Study Finds Fat Fathers 'Increase Their Daughter's Risk Of Breast Cancer' 6 years ago

Study Finds Fat Fathers 'Increase Their Daughter's Risk Of Breast Cancer'

It has long-since been a well-known fact that the mother's health and weight can have a pretty significant impact on the baby she is carrying, both while she is pregnant and also later in the child's life.

But now for the first time a study has come out that has examined the effect of a man being obese on his offspring's future cancer risk.

Alarmingly, what the researchers found was that fathers who are overweight may be putting their daughters at risk of breast cancer.

The study, by Georgetown University Medical Centre, was carried out in lab mice but scientists said the findings also applied to humans.

The problem, according to the study, published in Scientific Reports, is that daughters of fat fathers but slim mothers are overweight when born and throughout childhood. They also, of even more concern, have delayed development of their breast tissue as well as increased rates of breast cancer.


Of how the father's weight can have implications for his daughters health, the study suggests that carrying extra pounds changes the DNA of a man's sperm.

In more technical terms: Obesity changes the microRNA (miRNA) signature - epigenetic regulators of gene expression - in both the dad's sperm and the daughter's breast tissue. Epigenetics, in case you don't know, are heritable chemical changes that can switch certain genes on or off, and are increasingly becoming recognised as a mechanism that allows health effects of the environment or lifestyle to be passed on to future generations.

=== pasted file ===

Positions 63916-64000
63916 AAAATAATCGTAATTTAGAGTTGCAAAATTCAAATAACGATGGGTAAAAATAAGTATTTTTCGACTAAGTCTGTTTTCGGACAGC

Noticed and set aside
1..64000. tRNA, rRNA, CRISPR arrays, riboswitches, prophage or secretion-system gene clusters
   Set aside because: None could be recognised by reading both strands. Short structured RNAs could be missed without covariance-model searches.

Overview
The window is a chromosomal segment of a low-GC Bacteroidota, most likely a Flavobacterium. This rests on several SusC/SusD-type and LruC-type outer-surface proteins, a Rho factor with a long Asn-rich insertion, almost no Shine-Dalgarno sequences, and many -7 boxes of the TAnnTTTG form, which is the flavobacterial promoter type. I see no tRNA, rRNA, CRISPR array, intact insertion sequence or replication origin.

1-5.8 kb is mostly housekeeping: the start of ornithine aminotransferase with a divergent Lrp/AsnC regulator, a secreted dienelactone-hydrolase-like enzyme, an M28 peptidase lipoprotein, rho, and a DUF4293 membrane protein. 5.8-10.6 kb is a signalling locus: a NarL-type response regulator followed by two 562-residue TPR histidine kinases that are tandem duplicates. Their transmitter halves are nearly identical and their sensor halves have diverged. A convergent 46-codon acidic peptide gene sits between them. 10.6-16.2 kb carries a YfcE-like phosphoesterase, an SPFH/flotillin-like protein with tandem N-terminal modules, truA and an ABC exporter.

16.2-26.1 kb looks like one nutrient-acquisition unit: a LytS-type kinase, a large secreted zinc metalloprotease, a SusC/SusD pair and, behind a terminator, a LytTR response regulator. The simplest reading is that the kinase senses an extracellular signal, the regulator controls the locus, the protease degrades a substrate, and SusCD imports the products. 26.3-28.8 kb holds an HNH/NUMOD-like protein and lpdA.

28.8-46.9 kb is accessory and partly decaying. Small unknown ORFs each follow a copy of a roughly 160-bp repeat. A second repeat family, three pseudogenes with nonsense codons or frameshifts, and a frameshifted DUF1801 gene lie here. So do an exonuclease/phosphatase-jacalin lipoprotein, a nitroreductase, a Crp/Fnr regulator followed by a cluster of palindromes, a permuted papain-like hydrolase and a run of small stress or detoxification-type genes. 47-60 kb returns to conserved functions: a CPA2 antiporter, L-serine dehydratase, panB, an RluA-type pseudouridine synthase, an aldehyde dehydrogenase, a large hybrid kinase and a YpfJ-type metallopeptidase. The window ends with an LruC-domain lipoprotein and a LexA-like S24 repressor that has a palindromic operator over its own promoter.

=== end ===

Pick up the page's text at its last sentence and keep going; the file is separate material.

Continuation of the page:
This is what assistant professor Dr Sonia de Assis had to say: "This study provides evidence that, in animals, a fathers' body weight at the time of conception affects both their daughters' body weight both at birth and in childhood - as well as their risk of breast cancer later in life."

More research is needed according to the professor, but in the mean time, he suggests we all stick to what we know to be good advice:

"Women - and men - should eat a balanced diet, keep a healthy body weight and lifestyle not only for their own benefit but also to give their offspring's the best chances of being healthy."

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